Against a backdrop of the Fed having raised interest rates 11 times since March 2022 to a range of 5.25%-5.5%, and economic predictions that foresaw a downturn, the U.S. economy has defied expectations, sidestepping a recession in 2023 and showcasing resilience. Real GDP grew at an annual rate of 3.3% in the fourth quarter of 2023 and labor markets remain robust with unemployment at 3.7%. There’s now widespread anticipation of potential rate cuts later this year and markets are intensely focused on inflation’s progress downward. While inflation is trending downward, reaching the Fed’s 2% target could be uneven, and unexpected increases may disappoint those anticipating Federal Reserve rate cuts. Although inflation is a critical component of the Fed’s dual mandate, focusing on maximum employment and price stability, it’s not the only area of interest. There are four other key economic sectors on the Fed’s radar which offer insights into the overall health of the economy and could influence the timing of the Federal Reserve’s adjustments to its monetary policy.

Four Key Areas of the Market to Watch

1 – Commercial Real Estate

The commercial real estate sector, especially office buildings, is witnessing a troubling trend in rising delinquency rates. As of Q3 2023, commercial real estate delinquencies stood at 1.03%, marking a 67% increase from the previous year. This uptick in delinquencies is particularly concerning for lending institutions, notably regional banks, which have been the primary financiers of these properties. As a result, regional bank stocks have seen an 12% decline year to date, fueled by growing apprehensions about their exposure to the commercial real estate market becoming increasingly problematic.

Treasury Secretary Janet Yellen has acknowledged that losses in the commercial real estate sector are worrisome, but reassured that U.S. regulators are proactively working to ensure that the financial system’s loan-loss reserves and liquidity levels are sufficient to withstand potential setbacks. This situation underscores the interconnectedness of real estate market health, banking sector stability, and overall economic resilience, highlighting a critical area for investors to monitor given its potential implications for the broader economy.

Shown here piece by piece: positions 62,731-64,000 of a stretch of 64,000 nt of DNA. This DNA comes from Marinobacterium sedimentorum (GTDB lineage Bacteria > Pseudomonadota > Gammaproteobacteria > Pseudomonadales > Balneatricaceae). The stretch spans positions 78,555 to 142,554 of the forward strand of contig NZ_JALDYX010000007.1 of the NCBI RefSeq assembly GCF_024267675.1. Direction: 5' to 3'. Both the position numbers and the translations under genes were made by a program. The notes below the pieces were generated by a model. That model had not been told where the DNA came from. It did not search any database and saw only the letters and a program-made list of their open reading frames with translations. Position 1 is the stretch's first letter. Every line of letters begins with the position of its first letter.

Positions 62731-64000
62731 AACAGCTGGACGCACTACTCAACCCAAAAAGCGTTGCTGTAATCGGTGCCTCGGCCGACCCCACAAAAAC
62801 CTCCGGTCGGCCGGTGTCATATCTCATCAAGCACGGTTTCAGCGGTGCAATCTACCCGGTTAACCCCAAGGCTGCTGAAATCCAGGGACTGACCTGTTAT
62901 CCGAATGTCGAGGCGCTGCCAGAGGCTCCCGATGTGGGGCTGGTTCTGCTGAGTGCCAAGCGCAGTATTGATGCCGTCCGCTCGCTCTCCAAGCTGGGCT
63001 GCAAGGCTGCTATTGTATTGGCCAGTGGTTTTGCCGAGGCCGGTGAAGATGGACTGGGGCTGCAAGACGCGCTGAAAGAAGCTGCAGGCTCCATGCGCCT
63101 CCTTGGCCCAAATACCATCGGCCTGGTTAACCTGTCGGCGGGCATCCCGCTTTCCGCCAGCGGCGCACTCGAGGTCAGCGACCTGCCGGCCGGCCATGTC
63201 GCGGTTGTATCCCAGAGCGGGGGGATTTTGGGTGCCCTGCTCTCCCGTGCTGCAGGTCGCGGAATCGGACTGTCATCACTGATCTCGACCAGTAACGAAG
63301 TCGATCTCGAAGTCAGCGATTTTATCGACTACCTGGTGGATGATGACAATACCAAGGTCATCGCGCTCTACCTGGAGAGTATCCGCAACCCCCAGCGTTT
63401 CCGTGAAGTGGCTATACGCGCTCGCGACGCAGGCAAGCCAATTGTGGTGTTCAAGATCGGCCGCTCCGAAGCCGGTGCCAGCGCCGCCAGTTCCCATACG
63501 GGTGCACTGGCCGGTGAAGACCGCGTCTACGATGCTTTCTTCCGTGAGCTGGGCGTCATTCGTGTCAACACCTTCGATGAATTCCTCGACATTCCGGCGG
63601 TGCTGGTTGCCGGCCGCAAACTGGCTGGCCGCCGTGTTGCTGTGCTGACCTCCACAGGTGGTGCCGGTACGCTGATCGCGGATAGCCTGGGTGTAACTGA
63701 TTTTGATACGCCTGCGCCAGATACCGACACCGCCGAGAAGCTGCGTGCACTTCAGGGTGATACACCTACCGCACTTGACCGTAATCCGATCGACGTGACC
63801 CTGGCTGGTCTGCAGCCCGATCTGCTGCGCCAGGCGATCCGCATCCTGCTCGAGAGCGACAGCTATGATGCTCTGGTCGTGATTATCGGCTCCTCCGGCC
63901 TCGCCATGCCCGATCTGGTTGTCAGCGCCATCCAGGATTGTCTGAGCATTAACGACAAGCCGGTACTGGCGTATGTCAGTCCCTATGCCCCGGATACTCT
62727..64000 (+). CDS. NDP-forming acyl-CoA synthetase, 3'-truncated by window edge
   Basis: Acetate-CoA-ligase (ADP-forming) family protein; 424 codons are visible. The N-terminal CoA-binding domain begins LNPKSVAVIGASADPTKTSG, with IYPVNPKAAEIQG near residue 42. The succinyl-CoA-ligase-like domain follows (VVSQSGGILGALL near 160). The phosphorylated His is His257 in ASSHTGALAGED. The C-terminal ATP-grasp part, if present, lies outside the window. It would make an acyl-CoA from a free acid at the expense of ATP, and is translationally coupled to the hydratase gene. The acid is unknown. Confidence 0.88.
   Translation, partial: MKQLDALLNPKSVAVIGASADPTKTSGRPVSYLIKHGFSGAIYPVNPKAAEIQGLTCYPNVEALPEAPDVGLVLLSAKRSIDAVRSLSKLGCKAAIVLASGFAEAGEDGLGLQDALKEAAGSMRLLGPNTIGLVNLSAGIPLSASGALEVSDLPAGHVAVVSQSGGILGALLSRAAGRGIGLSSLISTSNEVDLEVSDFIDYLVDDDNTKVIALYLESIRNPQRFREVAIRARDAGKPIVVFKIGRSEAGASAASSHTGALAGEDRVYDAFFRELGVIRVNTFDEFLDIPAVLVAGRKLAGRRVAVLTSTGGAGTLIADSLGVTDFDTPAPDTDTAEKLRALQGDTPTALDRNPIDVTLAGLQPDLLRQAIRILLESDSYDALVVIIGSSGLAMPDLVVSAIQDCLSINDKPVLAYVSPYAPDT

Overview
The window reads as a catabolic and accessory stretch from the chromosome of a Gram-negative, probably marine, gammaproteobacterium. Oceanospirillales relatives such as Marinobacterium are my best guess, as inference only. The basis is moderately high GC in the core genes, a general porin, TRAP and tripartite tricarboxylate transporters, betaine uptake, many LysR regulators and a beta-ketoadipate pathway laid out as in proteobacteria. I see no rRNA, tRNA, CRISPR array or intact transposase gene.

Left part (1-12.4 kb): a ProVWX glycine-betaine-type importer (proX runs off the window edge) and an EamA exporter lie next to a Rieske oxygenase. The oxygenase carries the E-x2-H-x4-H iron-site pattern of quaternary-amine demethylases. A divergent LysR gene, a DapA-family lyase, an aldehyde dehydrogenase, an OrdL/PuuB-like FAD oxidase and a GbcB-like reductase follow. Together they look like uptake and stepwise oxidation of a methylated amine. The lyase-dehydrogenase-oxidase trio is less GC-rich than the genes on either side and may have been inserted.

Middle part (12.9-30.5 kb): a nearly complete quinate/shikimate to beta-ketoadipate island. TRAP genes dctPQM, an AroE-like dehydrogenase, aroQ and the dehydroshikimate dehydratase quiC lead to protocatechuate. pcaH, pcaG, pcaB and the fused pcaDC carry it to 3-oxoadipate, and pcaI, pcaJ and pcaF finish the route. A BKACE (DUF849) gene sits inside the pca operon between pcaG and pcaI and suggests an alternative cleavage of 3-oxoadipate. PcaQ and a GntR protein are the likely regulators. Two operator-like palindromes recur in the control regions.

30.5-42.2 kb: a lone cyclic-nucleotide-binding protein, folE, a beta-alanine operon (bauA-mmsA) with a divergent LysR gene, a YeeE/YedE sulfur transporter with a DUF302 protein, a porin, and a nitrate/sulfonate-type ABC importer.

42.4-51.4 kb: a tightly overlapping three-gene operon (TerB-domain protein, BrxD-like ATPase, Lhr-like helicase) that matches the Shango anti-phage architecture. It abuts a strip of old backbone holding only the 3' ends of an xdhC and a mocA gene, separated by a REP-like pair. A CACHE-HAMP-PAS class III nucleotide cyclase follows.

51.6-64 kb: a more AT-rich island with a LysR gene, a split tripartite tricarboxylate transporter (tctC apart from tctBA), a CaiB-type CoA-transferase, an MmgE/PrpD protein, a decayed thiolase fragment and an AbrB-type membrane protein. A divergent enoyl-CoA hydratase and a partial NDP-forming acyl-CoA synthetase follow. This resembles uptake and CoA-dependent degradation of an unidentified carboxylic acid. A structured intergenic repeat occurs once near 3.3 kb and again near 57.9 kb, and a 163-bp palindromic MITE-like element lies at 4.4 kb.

Delinquency Rates - Commercial Real Estate

Source: YCharts

Regional Bank Sell-Off

Source: YCharts

2 – Labor Demand

Despite the Federal Reserve’s aggressive interest rate hikes, the labor market demonstrates resilience, a vital sign of the U.S. economy’s strength. According to the Bureau of Labor Statistics (BLS) Job Openings and Labor Turnover Summary (JOLTS), on the last business day of December, there were 8 million job openings in private industry, showing stability from the 7.9 million figure in November. Over the month, the rate remained steady at 5.4%. Notably, this number of job openings is still significantly above the pre-pandemic rate of 4.7%, indicating robust labor demand. This sustained demand for labor is a positive sign but also an area to monitor closely, as any shift could signal changes in economic health.

Job Openings Rate

Source: YCharts, BLS

3 – Consumer Credit Delinquency

An emerging concern within the economy is the rise in credit card and auto loan delinquencies above pre-pandemic levels, pointing to increased financial stress, particularly among younger and lower-income households. Recent data reveals that delinquency rates have climbed for all types of debt, with the exception of student loans. On an annualized basis, around 8.5% of credit card balances and 7.7% of auto loans have transitioned into delinquency. Furthermore, serious credit card delinquencies have escalated across all age groups, with younger borrowers notably exceeding pre-pandemic levels.